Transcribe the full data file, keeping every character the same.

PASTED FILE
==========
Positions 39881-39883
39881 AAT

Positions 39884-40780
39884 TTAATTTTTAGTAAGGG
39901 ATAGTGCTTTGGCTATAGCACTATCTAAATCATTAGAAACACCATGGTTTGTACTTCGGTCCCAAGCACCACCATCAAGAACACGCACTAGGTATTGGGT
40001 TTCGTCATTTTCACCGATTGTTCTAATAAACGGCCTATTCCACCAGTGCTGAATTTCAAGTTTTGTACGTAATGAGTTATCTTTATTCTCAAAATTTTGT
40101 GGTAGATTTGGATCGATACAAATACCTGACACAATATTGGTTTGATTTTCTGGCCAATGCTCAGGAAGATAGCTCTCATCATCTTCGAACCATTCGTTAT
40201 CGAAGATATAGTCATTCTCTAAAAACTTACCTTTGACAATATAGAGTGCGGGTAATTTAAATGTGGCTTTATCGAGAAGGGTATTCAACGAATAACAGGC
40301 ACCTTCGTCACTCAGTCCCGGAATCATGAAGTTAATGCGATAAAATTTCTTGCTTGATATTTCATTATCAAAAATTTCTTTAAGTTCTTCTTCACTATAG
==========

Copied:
Positions 39881-39883
39881 AAT

Positions 39884-40780
39884 TTAATTTTTAGTAAGGG
39901 ATAGTGCTTTGGCTATAGCACTATCTAAATCATTAGAAACACCATGGTTTGTACTTCGGTCCCAAGCACCACCATCAAGAACACGCACTAGGTATTGGGT
40001 TTCGTCATTTTCACCGATTGTTCTAATAAACGGCCTATTCCACCAGTGCTGAATTTCAAGTTTTGTACGTAATGAGTTATCTTTATTCTCAAAATTTTGT
40101 GGTAGATTTGGATCGATACAAATACCTGACACAATATTGGTTTGATTTTCTGGCCAATGCTCAGGAAGATAGCTCTCATCATCTTCGAACCATTCGTTAT
40201 CGAAGATATAGTCATTCTCTAAAAACTTACCTTTGACAATATAGAGTGCGGGTAATTTAAATGTGGCTTTATCGAGAAGGGTATTCAACGAATAACAGGC
40301 ACCTTCGTCACTCAGTCCCGGAATCATGAAGTTAATGCGATAAAATTTCTTGCTTGATATTTCATTATCAAAAATTTCTTTAAGTTCTTCTTCACTATAG